Alzheimer's Disease

Our Research

All of our projects depend on the creation and advancement of direct infusion of drugs and therapies into the brain. We have developed a technique in which lipid-like nanoparticles and other therapeutic agents can be infused directly into brain tumors to give enhanced drug efficacy with reduced side effects. For many years, and continuing still, we have been working on development of direct drug delivery into the brain including cell transplantation, gene transfer and growth factor infusions for Parkinson's disease. Through gene therapy, we are working to eliminate this inherited lipid storage disorder by restoring the activity of the gene responsible for Niemann-Pick disease, acid sphingomyelinase. Add description. Using our image-guided delivery techniques AADC activity in the brain, important in the synthesis of several neurotransmitters, may be restored by gene therapy in patients lacking the gene for AADC.

Monkey Brain with AADC expressionA 3D reconstruction of the entorhinal cortex (EC, blue) and other anatomical targets. Lines represent the temporal (green) and occipital (orange) approaches in humans compared with a more feasible route modeled in nonhuman primates.

Monkey Brain with AADC expressionThis panel shows 3D reconstruction of the EC and its location in the coronal (upper right), axial (lower right), and sagittal (lower left) planes superimposed on MR images of the brain. Line (purple) represents our proposed infusion route for brain modeling.

How do we see Alzheimer's Disease?

Alzheimer's disease (AD) is a common and tragic neurodegenerative disorder. There is a great need to develop novel and effective treatments to slow AD progression. Over the last 5 years we have tested the hypothesis that BDNF prevents the death and stimulates the function of cortical neurons that degenerate in AD. Results demonstrate that BDNF prevents entorhinal cortical neuronal cell loss, enhances synaptic markers, reverses molecular and biochemical features associated with AD, and improves learning and memory in various rodent and non-human primate models.

Our Project

In the early stages of Alzheimer's disease (AD), the brain pathology develops initially in the entorhinal cortex and progresses to other anatomical regions. Our previous findings demonstrate that delivery of brain derived neurotrophic factor (BDNF) *link* to the entorhinal cortex in different models of AD improves learning and memory, increases synapses, improves signaling and prevents neuronal death. A major goal of this translational program is to accurately administer BDNF to the entorhinal cortex using methods of gene delivery. We have developed real-time MR imaging and co-infusion of gadoteridol *link* to accurately target and distribute BDNF gene delivery into the entorhinal cortex of non-human primates, in preparation for human clinical trials. This work is supported by a grant from the National Institutes of Health.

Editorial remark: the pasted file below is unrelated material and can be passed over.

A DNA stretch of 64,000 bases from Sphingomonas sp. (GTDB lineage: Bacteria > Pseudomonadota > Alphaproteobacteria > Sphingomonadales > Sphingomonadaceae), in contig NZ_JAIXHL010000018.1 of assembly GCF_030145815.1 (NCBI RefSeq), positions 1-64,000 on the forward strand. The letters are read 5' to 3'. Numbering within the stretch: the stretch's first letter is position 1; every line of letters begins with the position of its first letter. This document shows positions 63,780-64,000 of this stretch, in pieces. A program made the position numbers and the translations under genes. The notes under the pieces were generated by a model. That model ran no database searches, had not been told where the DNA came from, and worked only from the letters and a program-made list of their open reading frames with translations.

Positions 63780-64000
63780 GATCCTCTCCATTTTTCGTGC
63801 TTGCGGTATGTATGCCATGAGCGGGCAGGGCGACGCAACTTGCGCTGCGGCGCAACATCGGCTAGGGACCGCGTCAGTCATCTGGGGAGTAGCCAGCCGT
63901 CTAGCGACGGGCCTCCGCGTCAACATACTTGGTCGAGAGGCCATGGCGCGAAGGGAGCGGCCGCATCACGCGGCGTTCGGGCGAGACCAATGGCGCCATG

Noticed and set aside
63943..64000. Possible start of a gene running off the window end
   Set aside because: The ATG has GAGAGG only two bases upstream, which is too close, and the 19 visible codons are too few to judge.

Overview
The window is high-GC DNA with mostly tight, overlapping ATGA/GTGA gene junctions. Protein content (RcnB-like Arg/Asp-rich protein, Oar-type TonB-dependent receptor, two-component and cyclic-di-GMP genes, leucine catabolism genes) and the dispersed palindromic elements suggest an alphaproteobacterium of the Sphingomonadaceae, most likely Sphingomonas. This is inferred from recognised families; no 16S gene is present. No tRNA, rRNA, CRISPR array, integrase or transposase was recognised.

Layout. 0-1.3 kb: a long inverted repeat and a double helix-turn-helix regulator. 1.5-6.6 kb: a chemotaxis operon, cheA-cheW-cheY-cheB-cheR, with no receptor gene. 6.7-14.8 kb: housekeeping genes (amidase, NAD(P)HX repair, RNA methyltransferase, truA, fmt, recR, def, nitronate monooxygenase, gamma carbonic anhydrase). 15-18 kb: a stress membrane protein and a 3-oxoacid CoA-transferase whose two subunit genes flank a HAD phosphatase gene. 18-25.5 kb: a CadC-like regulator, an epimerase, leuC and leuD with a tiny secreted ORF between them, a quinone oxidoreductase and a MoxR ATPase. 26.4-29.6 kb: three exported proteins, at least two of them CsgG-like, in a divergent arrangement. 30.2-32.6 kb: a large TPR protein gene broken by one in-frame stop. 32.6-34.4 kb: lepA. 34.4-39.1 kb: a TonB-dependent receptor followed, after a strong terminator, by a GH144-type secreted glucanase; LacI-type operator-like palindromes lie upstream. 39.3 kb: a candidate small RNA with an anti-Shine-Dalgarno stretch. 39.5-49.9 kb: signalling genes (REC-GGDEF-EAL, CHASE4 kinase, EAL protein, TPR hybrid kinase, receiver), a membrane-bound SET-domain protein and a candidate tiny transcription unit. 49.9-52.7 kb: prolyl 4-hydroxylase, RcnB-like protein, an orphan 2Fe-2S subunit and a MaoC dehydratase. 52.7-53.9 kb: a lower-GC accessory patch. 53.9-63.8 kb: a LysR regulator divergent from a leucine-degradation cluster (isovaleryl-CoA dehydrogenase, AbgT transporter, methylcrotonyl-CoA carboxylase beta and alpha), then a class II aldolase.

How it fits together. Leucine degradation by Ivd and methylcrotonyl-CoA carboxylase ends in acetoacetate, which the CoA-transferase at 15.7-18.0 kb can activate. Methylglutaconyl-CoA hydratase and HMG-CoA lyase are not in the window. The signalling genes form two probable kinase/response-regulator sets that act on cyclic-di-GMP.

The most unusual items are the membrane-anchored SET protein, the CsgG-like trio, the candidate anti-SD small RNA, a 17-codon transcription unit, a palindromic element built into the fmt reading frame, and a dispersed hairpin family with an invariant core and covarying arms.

Why gene therapy for BDNF administration?

Growth factors are relatively large and moderately charged proteins that do not cross the BBB. To reach the brain, they must be administered centrally. However, if growth factors are broadly distributed in the nervous system, they are not tolerated due to off-target adverse effects that include weight loss, pain and dysesthesias, and Schwann cell proliferation in the subpial space. Thus, they must be targeted to regions of degenerating neurons without broader CNS distribution. Moreover, in a chronic neurodegenerative disorder, growth factor treatment would need to continue for years. These requirements of central administration and regionally restricted delivery of sustained duration are met by gene delivery. Using current generations of gene therapy vectors, delivery can be regionally introduced and sustained over years; there is no apparent loss of expression, no detectable immune response in the brain, and no apparent toxicity.

Brain-derived neurotrophic factor (BDNF) is a hormone-like molecule in the brain that increases the survival and health of nerve cells. Several studies have shown that BDNF reduces nerve cell death, improves nerve cell function and improves cognitive function in animal models of Alzheimer's disease. Recent studies have shown that delivery of the BDNF gene to the brain can achieve the same results in animal models.

Our team collaborates with UCSD’s Dr. Mark H. Tuszynski on work of delivering the BDNF gene to the brain in animal models. We have proposed a study designed to pave the way for clinical trials of BDNF gene therapy in humans. For the current grant, our team develops techniques for using magnetic resonance imaging (MRI) to guide the delivery of the BDNF gene to the regions of the brain in non-human primates where it is expected to be effective. Those regions are the entorhinal cortex and hippocampus, the regions affected in the earliest stages of Alzheimer's disease.